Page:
If you search the internet for “sugar plums”, you’ll come up with three different varieties:
1. The fruit version – plums preserved in sugar. Although these date back to the 16th century, they are not the inspiration for the Sugar Plum Fairy.
2. The candy version – contains sugar but no plums. Ironically, these are said to be the inspiration for The Sugar Plum Fairy! According to the Oxford Reference A-Z of Food and Drink:
“Sugarplums were an early form of boiled sweet. Not actually made from plums (they were not candied plums, as the name suggests to modern ears), they were nevertheless roughly the size and shape of plums, and often had little wire ‘stalks’ for suspending them from. They came in an assortment of colours and flavours, and frequently, like comfits, had an aniseed, caraway seed, etc. at their centre. The term was in vogue from the seventeenth to the nineteenth centuries, but is now remembered largely thanks to the Sugarplum Fairy, a character in Tchaikovsky’s Nutcracker ballet (1892).”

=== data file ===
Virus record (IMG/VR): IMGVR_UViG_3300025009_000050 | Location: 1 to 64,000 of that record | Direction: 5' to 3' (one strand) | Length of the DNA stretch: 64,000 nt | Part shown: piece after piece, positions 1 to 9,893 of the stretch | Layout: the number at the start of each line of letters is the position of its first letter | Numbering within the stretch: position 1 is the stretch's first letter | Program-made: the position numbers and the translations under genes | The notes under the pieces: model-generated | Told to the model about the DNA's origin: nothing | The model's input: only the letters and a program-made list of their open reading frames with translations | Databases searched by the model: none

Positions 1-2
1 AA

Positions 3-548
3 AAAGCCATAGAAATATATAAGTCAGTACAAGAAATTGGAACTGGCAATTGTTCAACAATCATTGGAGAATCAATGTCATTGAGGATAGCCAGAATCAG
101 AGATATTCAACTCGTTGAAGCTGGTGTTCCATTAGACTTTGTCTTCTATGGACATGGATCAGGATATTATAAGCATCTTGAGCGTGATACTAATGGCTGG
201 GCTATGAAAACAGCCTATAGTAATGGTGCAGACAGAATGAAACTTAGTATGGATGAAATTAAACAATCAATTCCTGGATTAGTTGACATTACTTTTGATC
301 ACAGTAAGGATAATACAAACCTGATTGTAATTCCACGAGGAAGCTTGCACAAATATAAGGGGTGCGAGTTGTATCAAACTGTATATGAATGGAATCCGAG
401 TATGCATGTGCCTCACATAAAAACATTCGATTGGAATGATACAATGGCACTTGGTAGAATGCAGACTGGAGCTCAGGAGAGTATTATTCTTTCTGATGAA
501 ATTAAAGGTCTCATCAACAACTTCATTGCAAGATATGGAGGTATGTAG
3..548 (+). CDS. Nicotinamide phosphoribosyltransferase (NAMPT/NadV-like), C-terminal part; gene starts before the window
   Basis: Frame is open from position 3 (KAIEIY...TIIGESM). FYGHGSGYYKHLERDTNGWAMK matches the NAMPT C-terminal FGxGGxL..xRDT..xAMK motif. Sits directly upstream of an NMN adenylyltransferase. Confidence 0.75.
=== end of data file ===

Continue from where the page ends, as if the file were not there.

3. The modern fruit-and-nut version – made of nuts, spices, sugar, and dried fruit – including plums. Chef Alton Brown of the Food Network has a recipe here.
I thought I’d give the recipe a try… These sugar plums actually aren’t too sweet despite being rolled in sugar. They also look a little like meatballs, don’t they? Don’t put too much fennel in them like I did or they’ll end up with a meatball flavor too! (I used fennel as a substitute for anise seed – not recommended) 😀